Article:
It was the day of the fallen: Madonna and me.
Ageing rock goddess; unknown poet.
Random blip in time; no-one would know it.
She fell at “The Brits”, I saw on TV.
“Should she be doing this, at her age?”
But she controlled her pain, suppressed her rage,
stepped, calmly, back onto the stage.
There was drama in her fall, undoubtedly,
but I like to think, personally,
of the drama in the fall that happened to me.
My foot clipping the top of the kerb;
this simple act, enough to disturb
the whole ongoing mass of me.
Out of my element, floundering in air.
My big shopping bag, sailing in the air.
My bunch of silver keys, soaring in the air.
My overweight bulk, suspended in air.
Landing, on my side, so heavily.
Heavily, heavily, so heavily.
I landed, like a whale, so heavily.
Like a whale, a beached whale,
sore from lack of sea.
My Oxford English Dictionary has the following entry, under the definition of “kerb”: Do not confuse kerb with curb. Kerb means “the stone edging of a pavement”, while curb means “control or limit something” (she promised to curb her temper) or “a control or limit”. In American English, the spelling curb is used for all these senses.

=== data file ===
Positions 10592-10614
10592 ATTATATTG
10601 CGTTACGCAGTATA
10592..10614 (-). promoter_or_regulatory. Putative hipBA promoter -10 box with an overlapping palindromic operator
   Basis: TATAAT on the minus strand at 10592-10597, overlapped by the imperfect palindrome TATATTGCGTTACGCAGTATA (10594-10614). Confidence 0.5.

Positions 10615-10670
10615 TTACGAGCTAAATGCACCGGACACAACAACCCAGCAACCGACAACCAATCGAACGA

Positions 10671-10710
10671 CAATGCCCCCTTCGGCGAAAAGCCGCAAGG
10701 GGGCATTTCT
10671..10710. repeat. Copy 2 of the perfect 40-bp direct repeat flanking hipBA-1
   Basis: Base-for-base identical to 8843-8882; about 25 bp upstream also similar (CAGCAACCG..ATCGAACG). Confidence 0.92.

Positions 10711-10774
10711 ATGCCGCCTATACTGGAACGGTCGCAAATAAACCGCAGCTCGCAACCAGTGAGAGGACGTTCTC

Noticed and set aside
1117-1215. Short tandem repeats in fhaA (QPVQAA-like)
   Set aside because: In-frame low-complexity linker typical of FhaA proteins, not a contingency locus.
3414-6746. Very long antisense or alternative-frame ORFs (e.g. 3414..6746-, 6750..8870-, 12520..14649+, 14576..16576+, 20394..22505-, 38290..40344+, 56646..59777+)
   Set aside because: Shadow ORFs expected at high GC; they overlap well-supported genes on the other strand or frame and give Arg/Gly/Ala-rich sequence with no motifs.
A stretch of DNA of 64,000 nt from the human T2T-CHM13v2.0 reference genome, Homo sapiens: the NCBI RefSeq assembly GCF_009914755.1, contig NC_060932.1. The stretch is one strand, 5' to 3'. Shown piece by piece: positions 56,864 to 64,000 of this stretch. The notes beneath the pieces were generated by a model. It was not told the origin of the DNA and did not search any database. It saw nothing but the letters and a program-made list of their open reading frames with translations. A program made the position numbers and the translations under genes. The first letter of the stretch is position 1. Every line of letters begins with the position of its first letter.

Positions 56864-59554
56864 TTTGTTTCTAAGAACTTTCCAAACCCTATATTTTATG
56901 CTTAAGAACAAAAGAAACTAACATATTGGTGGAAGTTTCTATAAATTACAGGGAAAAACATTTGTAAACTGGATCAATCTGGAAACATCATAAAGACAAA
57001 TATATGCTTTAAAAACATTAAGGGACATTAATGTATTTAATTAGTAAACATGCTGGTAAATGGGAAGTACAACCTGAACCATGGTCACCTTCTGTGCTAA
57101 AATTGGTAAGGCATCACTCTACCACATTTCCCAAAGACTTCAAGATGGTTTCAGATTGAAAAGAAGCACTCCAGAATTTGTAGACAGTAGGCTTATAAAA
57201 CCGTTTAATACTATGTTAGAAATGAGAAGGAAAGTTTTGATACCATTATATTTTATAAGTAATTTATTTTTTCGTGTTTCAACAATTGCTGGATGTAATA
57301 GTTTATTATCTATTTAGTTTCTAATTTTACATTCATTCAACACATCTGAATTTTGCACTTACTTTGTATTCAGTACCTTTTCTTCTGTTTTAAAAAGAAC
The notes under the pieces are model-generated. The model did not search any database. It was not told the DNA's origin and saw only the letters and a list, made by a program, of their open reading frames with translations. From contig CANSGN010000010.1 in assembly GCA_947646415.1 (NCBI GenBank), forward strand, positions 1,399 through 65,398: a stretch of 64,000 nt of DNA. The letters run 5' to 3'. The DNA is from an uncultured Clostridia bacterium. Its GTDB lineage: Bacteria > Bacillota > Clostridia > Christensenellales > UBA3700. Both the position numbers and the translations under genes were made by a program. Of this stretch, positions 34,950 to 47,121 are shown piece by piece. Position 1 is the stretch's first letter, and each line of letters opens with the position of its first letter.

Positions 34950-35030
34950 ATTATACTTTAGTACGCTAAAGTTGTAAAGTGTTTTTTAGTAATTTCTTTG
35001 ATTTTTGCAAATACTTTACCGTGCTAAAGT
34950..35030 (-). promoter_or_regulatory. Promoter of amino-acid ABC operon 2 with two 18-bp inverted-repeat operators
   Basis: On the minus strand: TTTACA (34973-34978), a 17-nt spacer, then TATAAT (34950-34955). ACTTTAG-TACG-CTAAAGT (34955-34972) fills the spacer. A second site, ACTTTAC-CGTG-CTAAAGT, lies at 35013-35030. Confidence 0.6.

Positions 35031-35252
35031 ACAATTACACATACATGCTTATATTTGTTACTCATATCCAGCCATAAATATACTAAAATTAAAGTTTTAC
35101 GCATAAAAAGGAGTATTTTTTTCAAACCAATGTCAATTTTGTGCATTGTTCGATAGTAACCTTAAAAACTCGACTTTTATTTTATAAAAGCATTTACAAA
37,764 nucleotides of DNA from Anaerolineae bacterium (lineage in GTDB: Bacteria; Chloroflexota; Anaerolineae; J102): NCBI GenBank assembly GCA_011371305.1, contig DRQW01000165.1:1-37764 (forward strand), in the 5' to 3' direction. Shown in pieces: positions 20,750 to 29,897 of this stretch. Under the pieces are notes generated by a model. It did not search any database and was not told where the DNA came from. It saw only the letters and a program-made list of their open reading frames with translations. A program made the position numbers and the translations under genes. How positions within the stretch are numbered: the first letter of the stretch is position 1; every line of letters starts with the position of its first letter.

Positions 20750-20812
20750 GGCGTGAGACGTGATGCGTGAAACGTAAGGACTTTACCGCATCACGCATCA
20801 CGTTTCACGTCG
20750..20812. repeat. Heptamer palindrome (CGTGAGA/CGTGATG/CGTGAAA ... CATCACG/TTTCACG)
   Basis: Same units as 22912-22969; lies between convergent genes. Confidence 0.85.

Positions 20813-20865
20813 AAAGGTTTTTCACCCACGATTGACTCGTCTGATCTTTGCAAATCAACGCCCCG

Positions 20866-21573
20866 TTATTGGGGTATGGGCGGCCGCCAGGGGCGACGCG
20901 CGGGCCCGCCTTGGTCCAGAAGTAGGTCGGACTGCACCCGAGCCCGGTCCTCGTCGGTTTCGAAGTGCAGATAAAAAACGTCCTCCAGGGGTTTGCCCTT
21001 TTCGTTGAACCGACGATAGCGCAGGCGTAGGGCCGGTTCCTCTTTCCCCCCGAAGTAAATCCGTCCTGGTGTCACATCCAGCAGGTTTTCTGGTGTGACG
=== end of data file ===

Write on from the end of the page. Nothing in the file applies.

So “kerb” and “curb” are homophones that the OED advises you not to confuse. When I had a bad fall, just over a week ago, incurred by simply crossing a road and tripping over the kerb, I suppose you could say I fused or confused the two words, for this particular kerb certainly put a “curb” on my on-going progress. Kerbs can be dangerous things, and should be approached with care and caution; take it as advice from one who knows!